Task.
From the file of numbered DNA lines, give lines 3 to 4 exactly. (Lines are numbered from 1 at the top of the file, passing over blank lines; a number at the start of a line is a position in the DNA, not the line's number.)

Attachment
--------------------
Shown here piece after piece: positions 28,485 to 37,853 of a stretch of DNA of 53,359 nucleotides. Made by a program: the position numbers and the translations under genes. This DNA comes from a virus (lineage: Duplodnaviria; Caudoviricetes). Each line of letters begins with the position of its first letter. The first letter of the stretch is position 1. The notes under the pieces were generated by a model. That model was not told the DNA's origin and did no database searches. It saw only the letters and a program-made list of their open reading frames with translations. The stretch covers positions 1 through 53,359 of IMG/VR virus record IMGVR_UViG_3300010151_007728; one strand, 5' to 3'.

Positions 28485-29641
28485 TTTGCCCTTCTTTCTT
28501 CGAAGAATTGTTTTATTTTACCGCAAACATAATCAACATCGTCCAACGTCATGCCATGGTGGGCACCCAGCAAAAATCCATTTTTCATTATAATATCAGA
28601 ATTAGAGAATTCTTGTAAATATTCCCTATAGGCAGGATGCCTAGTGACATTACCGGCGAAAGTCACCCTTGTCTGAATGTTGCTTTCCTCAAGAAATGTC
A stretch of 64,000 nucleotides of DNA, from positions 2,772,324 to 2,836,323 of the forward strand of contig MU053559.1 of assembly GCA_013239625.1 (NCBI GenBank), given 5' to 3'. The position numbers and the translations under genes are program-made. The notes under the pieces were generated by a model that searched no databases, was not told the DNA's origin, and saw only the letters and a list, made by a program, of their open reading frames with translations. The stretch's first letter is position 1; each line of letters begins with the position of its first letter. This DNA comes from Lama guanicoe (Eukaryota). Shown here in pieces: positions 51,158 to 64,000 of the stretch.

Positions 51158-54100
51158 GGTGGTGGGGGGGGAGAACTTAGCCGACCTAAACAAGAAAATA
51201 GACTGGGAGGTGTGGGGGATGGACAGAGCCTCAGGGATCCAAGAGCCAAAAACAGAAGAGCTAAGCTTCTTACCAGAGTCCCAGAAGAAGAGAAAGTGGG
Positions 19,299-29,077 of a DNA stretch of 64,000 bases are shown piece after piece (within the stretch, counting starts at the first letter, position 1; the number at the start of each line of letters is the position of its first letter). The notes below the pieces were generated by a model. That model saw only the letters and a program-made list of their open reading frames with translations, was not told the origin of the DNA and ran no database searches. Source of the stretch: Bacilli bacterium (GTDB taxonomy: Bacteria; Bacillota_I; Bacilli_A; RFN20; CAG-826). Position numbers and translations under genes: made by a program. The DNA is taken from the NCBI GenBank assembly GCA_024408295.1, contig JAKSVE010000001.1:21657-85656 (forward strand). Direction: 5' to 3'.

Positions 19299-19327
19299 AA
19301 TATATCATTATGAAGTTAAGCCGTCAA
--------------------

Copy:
28485 TTTGCCCTTCTTTCTT
28501 CGAAGAATTGTTTTATTTTACCGCAAACATAATCAACATCGTCCAACGTCATGCCATGGTGGGCACCCAGCAAAAATCCATTTTTCATTATAATATCAGA